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Robotic toys aid in teaching the sciences in new library program

New series of STEAM activities geared for children

Toy robots zip around the room at the Book Patch Library on Joint Base Lewis-McChord. The library’s class on how to use the customizable robot Dash and Dot, was part of a new series STEAM activities for children. Photo credit: Spc. Erica Earl

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Blue three-wheeled robots about the size of soccer balls zipped, slid and danced across the floor at the Book Patch Library on Joint Base Lewis-McChord. The room erupted with laughter as about 15 children between the ages of 5 and 10 made the robots beep greetings, cruise into each other and run over feet.

The Book Patch Library, the children's library at Grandstaff Library on JBLM, is hosting a new series of activities in science, technology, engineering, art and mathematics (STEAM) geared for children. The series began in January and is scheduled for the first Friday of every month as part of the library's permanent programming.

The library's February event allowed children ages 4 and up try their hands at Dash and Dot, interactive toy robots designed to teach simple coding principles and fundamentals of computer programming.

Using applications compatible with Dash and Dot, children can program codes to make robots respond to sounds, move on a pre-designed course, maneuver through obstacles and perform customized movements including dancing and singing.

Isabel Mora-Shafer, a library technician who teaches the STEAM classes at the Book Patch Library, said children pick up on technology quickly and have an advantage of learning something valuable in their playtime.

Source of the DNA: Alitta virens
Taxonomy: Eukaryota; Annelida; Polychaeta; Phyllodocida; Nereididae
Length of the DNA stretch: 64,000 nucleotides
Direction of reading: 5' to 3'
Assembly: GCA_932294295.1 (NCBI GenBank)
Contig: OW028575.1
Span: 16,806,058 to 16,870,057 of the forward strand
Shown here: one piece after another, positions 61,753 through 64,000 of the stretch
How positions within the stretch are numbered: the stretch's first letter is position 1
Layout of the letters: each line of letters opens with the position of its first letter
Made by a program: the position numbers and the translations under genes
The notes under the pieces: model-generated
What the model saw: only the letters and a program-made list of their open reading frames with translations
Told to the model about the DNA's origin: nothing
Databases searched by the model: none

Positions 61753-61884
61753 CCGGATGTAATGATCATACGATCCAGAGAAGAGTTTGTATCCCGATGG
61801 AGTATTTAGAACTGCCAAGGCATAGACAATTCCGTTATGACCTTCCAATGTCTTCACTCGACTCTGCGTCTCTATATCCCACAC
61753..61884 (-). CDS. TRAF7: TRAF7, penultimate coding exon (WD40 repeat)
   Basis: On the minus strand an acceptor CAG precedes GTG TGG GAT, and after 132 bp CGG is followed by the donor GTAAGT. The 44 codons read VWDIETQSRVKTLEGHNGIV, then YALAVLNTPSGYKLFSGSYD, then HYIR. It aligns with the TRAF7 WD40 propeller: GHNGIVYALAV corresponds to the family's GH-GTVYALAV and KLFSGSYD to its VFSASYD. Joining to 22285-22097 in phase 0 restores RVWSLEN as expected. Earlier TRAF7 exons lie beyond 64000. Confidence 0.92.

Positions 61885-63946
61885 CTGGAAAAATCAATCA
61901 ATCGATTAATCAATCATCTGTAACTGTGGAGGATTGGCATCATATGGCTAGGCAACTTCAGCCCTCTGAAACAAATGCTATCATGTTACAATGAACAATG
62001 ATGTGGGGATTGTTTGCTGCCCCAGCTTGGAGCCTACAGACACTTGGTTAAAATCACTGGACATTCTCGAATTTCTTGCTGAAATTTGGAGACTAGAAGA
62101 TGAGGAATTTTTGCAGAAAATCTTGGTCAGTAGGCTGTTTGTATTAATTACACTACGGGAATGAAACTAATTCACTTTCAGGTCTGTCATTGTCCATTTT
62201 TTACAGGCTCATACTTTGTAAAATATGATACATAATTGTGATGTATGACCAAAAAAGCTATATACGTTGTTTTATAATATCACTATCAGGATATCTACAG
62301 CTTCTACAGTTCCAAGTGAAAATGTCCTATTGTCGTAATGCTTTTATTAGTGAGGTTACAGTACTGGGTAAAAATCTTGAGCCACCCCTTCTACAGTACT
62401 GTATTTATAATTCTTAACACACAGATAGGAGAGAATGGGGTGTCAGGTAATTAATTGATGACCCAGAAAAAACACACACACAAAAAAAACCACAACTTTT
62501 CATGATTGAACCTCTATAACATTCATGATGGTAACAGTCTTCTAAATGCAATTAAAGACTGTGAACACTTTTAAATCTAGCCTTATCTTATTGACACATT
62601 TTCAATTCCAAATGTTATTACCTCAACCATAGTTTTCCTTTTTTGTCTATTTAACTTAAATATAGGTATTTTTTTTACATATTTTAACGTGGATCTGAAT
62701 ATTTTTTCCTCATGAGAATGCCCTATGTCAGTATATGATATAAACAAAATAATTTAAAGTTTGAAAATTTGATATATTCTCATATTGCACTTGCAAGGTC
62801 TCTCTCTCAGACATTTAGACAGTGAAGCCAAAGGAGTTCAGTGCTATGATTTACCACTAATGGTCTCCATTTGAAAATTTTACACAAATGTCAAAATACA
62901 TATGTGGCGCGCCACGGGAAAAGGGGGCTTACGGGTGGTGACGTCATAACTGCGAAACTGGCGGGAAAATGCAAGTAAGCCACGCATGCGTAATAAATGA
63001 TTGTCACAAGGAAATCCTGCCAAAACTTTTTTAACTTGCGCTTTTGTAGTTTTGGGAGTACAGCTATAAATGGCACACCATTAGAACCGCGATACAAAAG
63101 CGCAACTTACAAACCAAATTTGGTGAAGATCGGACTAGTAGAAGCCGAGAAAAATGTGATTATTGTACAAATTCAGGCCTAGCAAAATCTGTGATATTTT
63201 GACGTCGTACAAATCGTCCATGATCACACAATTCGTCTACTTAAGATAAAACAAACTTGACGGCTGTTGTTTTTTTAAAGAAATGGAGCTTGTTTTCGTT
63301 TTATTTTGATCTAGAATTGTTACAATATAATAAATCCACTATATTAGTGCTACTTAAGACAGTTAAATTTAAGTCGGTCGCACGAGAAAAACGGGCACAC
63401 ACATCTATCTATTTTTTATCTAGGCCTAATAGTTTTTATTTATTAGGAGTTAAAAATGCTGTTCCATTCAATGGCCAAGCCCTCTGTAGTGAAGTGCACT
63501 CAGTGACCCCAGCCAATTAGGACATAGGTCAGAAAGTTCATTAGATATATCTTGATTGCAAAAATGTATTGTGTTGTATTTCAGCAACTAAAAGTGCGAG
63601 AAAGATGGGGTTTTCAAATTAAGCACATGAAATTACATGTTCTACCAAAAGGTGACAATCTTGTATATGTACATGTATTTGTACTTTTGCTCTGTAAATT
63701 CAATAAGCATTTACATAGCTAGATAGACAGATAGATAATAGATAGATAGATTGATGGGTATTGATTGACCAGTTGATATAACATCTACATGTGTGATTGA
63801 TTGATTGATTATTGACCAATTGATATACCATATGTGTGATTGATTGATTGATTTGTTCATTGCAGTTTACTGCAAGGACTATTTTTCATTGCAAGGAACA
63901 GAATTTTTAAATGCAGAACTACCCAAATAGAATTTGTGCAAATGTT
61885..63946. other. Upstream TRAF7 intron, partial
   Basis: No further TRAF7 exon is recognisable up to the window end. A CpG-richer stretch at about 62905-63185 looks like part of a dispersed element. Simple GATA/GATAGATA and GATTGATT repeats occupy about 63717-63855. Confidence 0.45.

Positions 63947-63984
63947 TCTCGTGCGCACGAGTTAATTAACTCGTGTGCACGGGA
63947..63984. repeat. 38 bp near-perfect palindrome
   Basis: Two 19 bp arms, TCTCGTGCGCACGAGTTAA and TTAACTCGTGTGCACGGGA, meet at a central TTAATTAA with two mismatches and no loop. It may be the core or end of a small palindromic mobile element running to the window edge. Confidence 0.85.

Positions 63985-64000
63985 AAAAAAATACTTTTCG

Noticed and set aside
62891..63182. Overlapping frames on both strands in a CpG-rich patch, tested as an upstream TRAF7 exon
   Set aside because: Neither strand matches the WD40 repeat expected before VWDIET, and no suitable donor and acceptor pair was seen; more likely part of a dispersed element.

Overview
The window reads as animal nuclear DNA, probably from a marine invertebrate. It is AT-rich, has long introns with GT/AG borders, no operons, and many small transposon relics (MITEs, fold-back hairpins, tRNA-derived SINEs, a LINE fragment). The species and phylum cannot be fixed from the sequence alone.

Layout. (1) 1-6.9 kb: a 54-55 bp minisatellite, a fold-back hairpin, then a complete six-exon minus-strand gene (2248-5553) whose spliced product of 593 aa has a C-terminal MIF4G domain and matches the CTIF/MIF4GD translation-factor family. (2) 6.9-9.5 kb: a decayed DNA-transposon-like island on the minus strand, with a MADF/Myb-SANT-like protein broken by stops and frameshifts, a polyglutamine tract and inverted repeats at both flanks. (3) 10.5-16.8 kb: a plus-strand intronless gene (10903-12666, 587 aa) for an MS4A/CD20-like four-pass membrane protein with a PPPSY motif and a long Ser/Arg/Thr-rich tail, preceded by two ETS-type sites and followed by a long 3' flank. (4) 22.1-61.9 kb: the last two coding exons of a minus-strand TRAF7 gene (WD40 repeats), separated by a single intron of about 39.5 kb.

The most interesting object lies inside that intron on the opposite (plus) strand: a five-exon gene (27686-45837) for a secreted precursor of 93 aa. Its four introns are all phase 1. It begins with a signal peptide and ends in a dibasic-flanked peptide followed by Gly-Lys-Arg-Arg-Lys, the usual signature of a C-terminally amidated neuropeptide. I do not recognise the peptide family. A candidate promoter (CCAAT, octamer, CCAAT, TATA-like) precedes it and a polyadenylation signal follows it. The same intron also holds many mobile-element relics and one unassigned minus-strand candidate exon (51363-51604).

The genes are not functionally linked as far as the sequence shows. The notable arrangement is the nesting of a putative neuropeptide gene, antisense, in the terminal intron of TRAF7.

"Establishing basic skills in computers can help with educational developments down the road, especially if creativity is involved," Mora-Shafer said.

Mora-Shafer added that it is important for children to get a head start in the sciences as technology continues to advance.

"Kids still read," she said. "But toys like this satisfy the curiosity children have in the technology that surrounds them in a way that's educational."

The Army Library Program awarded the Book Patch and Grandstaff libraries a combined grant of $58,000 for the initiative to have what is known as a makers' space, a program set aside for children to come together to design, create and brainstorm creative projects using new materials they may not otherwise have access to.

Mora-Shafer said the program presents the opportunity to use educational toys and teaching tools for introducing technology and creative sciences to youngsters beyond their familiar video games.

She added that the STEAM series, like other child and youth programs offered at JBLM, especially benefits military children who may relocate often by providing a social environment important for childhood development.

"It brings the children and community together for something fun to do that could benefit their futures," she said.

Mora-Shafer said even if a child isn't an aspiring engineer, collaborating and working together to figure out how to program the robots can uncover talents in the sciences by providing the hands-on opportunity.

Crystal Provience, a member of the JBLM community, said she has brought her 4-year-old son to several of the library's past events as a way to keep her child entertained.

When she saw the new STEAM program, she thought her son would have a knack for it.

"It's mesmerizing how he knows how to do this stuff," Provience said, as her son made the robot change colors. "As much as I don't want him on the computer all the time, computer technology is where we are now, so he might as well be prepared."

The Book Patch Library is scheduled to include toys and learning tools that teach circuitry, design and more robotics at future STEAM events. The January event featured Ozobot, a pocket-sized robotic device that, similar to Dash and Dot, teaches basic coding.

The library also hosts the bimonthly Dream in STEAM Club for children 8 and older to engage in similar activities.

For more information, call the Book Patch Library at 253.967.5533.

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